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Darwin Correspondence Project

To J. D. Hooker   2 February [1865]1


Feby 2d.

My dear Hooker

I heard this morning of Falconer’s death.2 Poor fellow   I am much grieved; It will be a great loss to science. What a lot of knowledge of all kinds has perished with him. He was always a most kind friend to me. So the world goes.—

But I write to ask you to write me ever so short a note to tell me when you are well.—3 I got pretty well on Monday & had bad day again yesterday.— Whenever you can come here for a Sunday do pray come. I must take my chance of being well or ill; for I can rarely tell even a day before hand; but last week I had an extra bad time.—4 I hope you have got over that horrid influenza, which makes a man feel so wretchedly ill.

Farewell | Yours affectionately | C. Darwin


The year is established by the reference to Hugh Falconer’s death (see n. 2, below).
After a short illness, Falconer died of heart-failure on 31 January 1865 (see letter from F. H. Hooker, [27 January 1865], and DNB).
Hooker was recovering from an attack of influenza; before becoming ill, he had planned to visit Down House (see letter from F. H. Hooker, [27 January 1865]).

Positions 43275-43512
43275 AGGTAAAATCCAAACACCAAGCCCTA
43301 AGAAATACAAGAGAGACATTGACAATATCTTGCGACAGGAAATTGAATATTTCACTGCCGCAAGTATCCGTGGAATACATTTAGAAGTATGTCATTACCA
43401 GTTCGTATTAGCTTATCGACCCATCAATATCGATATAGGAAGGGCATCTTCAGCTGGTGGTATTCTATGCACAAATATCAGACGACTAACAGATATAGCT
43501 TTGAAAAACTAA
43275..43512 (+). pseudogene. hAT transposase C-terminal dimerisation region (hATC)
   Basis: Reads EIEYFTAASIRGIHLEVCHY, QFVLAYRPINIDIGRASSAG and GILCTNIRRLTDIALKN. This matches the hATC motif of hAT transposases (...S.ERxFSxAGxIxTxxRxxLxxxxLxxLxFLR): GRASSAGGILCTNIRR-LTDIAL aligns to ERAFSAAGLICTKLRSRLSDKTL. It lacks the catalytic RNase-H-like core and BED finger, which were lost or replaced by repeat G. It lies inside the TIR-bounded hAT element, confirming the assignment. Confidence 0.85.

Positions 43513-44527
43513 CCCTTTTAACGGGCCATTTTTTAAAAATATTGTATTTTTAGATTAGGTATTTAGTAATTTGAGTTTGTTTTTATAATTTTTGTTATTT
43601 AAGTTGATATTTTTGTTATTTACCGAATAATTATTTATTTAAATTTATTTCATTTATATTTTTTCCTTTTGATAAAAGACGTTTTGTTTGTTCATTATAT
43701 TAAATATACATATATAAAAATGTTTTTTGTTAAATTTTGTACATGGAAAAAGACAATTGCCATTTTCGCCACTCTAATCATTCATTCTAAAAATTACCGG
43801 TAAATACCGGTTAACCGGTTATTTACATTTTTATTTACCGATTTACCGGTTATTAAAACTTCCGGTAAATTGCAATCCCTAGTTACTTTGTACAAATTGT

Emma Darwin reported CD’s sickness in her diary on 24, 25, and 27 January (DAR 242).


DNB: Dictionary of national biography. Edited by Leslie Stephen and Sidney Lee. 63 vols. and 2 supplements (6 vols.). London: Smith, Elder & Co. 1885–1912. Dictionary of national biography 1912–90. Edited by H. W. C. Davis et al. 9 vols. London: Oxford University Press. 1927–96.


Hugh Falconer’s death great loss to science.

His own health has been especially bad this last week.

Letter details

Letter no.
Charles Robert Darwin
Joseph Dalton Hooker
Sent from
Source of text
DAR 115: 259
Physical description
ALS 3pp

Please cite as

Darwin Correspondence Project, “Letter no. 4762,” accessed on 12 August 2022,

Also published in The Correspondence of Charles Darwin, vol. 13